A Word on Pets


Dudley is my three-year-old West Highland White Terrier, named after the angel played by Cary Grant in the 1947 film, THE BISHOP’S WIFE.  Duds is affectionate, curious, funny and, at times, somewhat demanding in his need for attention. When he was smaller, I put doggie steps next to a sofa in the den so that he could easily climb up to nap or relax with or without me helping him up.  He has recently discovered that he is quite capable of getting up onto almost any chair or sofa in the house without those puppy steps. The look on his face the first time he made it up on his own was priceless and spoke of revelation on a grand scale. Even Riggs, our cat, was surprised when Duds leaped up to sit with him on a sofa the cat thought was entirely his own.  Riggs just stared at the dog for a long time as if to say, “And what the heck are you doing up here?”


Riggs likes to startle Dudley by hiding around corners or behind drapes so that he can jump out suddenly, which makes the Dudley spin around in a state of confusion before chasing Riggs through several rooms before Riggs goes upstairs to sit quietly with his front paws crossed calmly while he watches  Duds continue running in circles until he figures out that Riggs is just above him snickering at what the cat considers a rather slow wit.


Riggs was already eight years only when Dudley arrived as a puppy of ten weeks.  Riggs from the very first day was gentle with Duds, who Riggs knew was only a young, dumb critter that would be no threat.  There was no hissing or scratching at all, just the gradual bonding of the two over time, each becoming a part of the other’s comfort zone.


Riggs and Dudley seem to take turns chasing each other, then tumbling around on the floor together, like wrestlers.  Riggs has never used his claws against Dudley, and they are actually buddies, providing themselves with exercise and ever-new ways to outwit each other.  Pets like Duds and Riggs add so much to the house with their daily shenanigans and their settling down at the end of the day to sit in the human laps they crave as their favorite resting places.  Every once in a while, they can both be seen sleeping in curled up positions next to each other, Dudley snoring, and Riggs purring away in a kind of contentment that brings an unparalleled tranquility to the house.  Their heartbeats add so much to the domestic joy of the household.  They make the house a real home.

About John

About John John Bolinger was born and raised in Northwest Indiana, where he attended Ball State University and Purdue University, receiving his BS and MA from those schools. Then he taught English and French for thirty-five years at Morton High School in Hammond, Indiana before moving to Colorado, where he resided for ten years before moving to Florida. Besides COME SEPTEMBER, Journey of a High School Teacher, John's other books are ALL MY LAZY RIVERS, an Indiana Childhood, and COME ON, FLUFFY, THIS AIN'T NO BALLET, a Novel on Coming of Age, all available on Amazon.com as paperbacks and Kindle books. Alternately funny and touching, COME SEPTEMBER, conveys the story of every high school teacher’s struggle to enlighten both himself and his pupils, encountering along the way, battles with colleagues, administrators, and parents through a parade of characters that include a freshman boy for whom the faculty code name is “Spawn of Satan,” to a senior girl whose water breaks during a pop-quiz over THE LAST OF THE MOHICANS. Through social change and the relentless march of technology, the human element remains constant in the book’s personal, entertaining, and sympathetic portraits of faculty, students, parents, and others. The audience for this book will certainly include school teachers everywhere, teenagers, parents of teens, as well as anyone who appreciates that blend of humor and pathos with which the world of public education is drenched. The drive of the story is the narrator's struggle to become the best teacher he can be. The book is filled with advice for young teachers based upon experience of the writer, advice that will never be found in college methods classes. Another of John's recent books is Mum's the Word: Secrets of a Family. It is the story of his alcoholic father and the family's efforts to deal with or hide the fact. Though a serious treatment of the horrors of alcoholism, the book also entertains in its descriptions of the father during his best times and the humor of the family's attempts to create a façade for the outside world. All John's books are available as paperbacks and Kindle readers on Amazon, and also as paperbacks at Barnes & Noble. John's sixth book is, Growing Old in America: Notes from a Codger was released on June 15, 2014. John’s most recent book is a novel titled Resisting Gravity, A Ghost Story, published the summer of 2018 View all posts by John →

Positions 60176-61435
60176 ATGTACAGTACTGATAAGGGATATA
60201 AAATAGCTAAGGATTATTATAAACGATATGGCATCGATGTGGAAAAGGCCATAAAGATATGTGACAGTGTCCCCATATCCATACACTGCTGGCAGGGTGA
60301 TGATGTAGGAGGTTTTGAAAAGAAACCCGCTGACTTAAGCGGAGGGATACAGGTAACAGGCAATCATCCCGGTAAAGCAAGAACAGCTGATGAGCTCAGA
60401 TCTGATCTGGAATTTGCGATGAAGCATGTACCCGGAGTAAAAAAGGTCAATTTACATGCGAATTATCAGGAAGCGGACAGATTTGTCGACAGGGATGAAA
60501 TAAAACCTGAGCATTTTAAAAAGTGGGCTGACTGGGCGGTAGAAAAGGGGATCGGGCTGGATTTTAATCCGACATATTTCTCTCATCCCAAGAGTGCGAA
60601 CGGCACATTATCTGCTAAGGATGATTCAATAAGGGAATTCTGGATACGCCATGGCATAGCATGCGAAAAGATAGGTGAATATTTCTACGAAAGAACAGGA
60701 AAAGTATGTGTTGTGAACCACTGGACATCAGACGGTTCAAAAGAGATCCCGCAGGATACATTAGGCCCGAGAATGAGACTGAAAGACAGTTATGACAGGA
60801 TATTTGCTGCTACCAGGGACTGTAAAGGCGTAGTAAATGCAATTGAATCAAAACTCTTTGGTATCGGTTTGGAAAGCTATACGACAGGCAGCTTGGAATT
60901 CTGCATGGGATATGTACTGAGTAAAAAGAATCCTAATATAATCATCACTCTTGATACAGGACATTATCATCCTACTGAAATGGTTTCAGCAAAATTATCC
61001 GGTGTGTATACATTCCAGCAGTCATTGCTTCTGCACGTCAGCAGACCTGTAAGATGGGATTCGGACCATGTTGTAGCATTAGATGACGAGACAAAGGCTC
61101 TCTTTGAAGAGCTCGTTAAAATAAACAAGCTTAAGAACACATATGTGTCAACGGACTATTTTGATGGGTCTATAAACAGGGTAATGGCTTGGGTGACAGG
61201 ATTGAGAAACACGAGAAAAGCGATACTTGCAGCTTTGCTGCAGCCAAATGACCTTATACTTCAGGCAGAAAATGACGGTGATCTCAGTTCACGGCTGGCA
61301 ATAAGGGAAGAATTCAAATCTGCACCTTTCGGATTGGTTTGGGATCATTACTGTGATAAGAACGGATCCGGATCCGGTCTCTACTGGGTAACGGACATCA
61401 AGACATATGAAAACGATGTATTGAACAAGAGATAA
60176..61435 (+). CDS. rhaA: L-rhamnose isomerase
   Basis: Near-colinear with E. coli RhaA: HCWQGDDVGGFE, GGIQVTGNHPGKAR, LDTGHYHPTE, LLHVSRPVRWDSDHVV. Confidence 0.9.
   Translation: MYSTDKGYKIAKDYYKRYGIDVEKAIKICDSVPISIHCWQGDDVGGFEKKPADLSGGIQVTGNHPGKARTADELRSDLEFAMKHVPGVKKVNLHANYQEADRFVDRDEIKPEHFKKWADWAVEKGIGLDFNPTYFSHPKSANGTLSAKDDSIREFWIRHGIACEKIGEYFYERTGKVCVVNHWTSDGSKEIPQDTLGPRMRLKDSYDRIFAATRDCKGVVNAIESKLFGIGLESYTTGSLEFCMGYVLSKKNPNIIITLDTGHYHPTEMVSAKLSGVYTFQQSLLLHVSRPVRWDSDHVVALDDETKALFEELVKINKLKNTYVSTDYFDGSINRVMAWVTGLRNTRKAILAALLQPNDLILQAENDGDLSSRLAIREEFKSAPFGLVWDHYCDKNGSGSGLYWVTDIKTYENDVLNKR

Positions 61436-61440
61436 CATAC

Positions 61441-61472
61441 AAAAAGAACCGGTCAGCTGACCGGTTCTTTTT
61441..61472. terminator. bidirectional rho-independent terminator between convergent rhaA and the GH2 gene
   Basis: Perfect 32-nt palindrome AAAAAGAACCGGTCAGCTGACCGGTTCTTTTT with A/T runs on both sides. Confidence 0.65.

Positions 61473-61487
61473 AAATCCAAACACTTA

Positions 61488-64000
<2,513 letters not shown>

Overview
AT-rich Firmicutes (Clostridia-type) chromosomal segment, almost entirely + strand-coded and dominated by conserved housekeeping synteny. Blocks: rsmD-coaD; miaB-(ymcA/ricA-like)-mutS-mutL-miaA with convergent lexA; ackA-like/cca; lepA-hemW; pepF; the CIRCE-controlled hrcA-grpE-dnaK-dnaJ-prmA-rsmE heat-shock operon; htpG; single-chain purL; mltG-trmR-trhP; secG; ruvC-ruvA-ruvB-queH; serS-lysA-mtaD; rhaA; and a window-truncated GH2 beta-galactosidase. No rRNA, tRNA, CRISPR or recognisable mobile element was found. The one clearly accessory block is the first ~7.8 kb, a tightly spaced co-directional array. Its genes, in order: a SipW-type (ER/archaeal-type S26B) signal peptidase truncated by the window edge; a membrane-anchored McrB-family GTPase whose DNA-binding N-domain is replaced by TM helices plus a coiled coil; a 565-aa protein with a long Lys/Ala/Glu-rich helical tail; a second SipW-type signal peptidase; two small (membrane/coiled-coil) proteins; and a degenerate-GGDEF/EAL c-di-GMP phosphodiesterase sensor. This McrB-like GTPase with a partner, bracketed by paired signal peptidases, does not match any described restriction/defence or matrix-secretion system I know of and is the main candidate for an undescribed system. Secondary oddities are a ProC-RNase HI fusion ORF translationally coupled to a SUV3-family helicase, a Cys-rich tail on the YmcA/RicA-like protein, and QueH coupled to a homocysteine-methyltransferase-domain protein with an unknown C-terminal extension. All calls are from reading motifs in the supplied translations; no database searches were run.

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2 Responses to A Word on Pets

  1. Charlotte says:

    I enjoyed the stories about Riggs and Dudley. They are so compatible. You and Jim are fortunate.

  2. Alice Furlaud says:

    Mr. Bolinger’s absolutely wonderful stories about Riggs and Dudley make it clear that dogs and cats are NOT enemies, but almost always are great friends. The way this cat and dog play games together proves this.

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